David Bowie passed away on Jan. 10, 2016, but the impact of his life and career continues to reverberate through the music community, as well as with his dedicated fans. Bowie was not just a musician — he was a visionary, one who lived life on his own terms and inspired others to do the same. He was also an unabashed supporter and champion of diversity in the media, and one of his most outspoken moments has continued to go viral thanks to its strong moral message.
"Should it not be a challenge to try and make the media far more integrated, especially, of anything, in musical terms?"
In an iconic 1983 interview with MTV veejay Mark Goodman, Bowie took the network to task for the lack of videos they played from black artists. "Why is that?" Bowie calmly asked the anchor, who was visibly flustered while trying to explain that MTV was committed to playing videos that "not just New York and Los Angeles can appreciate," but also suburban Midwest communities "who would be scared to death by Prince . . . or a string of other black faces." Bowie's rebuttal, touching on young people of color being "part of America as well," is remarkably relevant today: "It does seem to be rampant through American media. Should it not be a challenge to try and make the media far more integrated, especially, of anything, in musical terms?"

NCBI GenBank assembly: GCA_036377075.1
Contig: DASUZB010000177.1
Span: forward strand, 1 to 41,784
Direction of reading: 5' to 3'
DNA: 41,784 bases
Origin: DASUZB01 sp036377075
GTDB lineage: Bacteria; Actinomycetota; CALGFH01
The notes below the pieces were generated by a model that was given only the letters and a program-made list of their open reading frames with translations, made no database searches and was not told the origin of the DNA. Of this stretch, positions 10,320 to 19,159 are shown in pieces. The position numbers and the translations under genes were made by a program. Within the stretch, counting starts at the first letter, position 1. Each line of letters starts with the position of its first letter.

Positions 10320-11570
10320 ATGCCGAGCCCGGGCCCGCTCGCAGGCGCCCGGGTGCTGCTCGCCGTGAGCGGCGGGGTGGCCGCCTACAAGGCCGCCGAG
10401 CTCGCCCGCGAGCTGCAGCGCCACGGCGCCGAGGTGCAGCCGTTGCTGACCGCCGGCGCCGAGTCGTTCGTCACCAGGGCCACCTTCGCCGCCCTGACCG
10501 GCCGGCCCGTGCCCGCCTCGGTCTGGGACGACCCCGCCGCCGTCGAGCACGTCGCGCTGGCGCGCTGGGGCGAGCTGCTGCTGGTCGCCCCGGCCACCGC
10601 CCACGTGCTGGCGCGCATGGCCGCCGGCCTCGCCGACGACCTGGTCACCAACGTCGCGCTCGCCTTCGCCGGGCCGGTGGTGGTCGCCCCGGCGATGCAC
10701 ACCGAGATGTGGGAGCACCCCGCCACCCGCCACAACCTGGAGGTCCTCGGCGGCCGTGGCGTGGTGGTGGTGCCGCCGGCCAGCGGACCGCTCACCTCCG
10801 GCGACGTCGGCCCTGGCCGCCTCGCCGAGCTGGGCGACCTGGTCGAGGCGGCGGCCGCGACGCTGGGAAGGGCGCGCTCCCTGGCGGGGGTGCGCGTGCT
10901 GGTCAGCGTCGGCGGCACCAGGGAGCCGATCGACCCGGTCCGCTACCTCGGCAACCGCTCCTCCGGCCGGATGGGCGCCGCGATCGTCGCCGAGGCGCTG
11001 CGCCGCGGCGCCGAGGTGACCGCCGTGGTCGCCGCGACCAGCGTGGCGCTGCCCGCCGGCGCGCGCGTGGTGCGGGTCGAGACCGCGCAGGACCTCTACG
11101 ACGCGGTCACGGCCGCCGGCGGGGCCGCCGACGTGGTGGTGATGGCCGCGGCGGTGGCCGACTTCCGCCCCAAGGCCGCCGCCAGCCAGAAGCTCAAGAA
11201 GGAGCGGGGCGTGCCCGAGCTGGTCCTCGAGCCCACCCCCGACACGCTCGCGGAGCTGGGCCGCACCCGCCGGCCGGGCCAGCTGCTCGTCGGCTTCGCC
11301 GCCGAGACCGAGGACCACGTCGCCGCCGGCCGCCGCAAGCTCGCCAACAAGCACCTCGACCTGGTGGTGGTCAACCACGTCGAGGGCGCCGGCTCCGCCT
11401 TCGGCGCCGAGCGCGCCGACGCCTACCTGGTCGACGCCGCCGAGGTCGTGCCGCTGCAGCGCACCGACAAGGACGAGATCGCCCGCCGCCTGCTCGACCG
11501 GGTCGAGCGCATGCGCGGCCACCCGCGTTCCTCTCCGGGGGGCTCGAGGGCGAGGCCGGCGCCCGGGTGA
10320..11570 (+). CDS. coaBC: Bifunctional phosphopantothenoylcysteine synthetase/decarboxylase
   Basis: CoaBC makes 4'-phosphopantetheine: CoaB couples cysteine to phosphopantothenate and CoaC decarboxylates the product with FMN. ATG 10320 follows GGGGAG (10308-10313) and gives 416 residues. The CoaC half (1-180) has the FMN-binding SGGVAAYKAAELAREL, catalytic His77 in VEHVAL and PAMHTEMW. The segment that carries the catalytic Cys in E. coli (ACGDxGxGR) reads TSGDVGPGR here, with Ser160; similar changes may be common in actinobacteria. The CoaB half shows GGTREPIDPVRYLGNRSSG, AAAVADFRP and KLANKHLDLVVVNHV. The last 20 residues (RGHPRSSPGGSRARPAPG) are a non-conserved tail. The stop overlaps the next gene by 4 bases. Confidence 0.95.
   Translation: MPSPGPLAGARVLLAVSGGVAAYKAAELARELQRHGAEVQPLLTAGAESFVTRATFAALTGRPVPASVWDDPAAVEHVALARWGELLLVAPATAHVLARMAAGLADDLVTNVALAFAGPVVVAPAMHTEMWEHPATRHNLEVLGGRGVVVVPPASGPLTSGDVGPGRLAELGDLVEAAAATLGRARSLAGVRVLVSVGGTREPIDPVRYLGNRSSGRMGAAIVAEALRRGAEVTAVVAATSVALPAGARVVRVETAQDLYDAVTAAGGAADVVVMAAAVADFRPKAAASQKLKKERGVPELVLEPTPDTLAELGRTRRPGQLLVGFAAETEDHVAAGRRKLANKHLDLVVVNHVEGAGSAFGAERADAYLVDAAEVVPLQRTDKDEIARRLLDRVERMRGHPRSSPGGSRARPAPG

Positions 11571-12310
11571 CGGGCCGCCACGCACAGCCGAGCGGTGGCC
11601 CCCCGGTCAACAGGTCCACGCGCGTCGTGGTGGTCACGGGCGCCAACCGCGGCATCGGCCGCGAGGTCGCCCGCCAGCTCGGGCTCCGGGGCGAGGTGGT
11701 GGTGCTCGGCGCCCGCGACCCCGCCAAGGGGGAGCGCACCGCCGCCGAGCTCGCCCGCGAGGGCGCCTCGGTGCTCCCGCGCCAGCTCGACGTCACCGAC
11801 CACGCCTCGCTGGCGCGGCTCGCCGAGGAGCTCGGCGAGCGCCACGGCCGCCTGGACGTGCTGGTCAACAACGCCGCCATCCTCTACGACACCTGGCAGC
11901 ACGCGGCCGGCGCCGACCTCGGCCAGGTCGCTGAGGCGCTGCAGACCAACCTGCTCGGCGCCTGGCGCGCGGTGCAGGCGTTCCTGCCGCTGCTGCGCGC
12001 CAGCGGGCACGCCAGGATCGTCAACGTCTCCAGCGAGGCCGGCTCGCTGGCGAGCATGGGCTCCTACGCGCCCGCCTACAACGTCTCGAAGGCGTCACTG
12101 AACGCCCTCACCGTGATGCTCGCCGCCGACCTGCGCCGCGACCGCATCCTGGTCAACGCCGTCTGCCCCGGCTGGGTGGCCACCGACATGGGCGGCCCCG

We still see the same pleas to the entertainment industry over 30 years later, whether it's demanding more representation from people of color on TV and in movies or questioning the absence of minorities being nominated for major industry awards. It seems so easy for people to ignore these observations when they come from celebrities (a certain esteemed actress recently calling out a certain thin-skinned "politician" comes to mind). We rush to social media to demand that they "stick to their jobs" as entertainers — as if being a public figure means you can't have opinions — or dismiss their comments as trivial or petty because they don't exactly apply to us. What David Bowie's 1983 interview proves is that there will always, thankfully, be celebrities who will use their spotlight and privilege to call out inequality in their chosen industry. And yes, also thankfully, MTV does now play more music videos by people of color — at least between episodes of Teen Mom and Jersey Shore reruns, that is.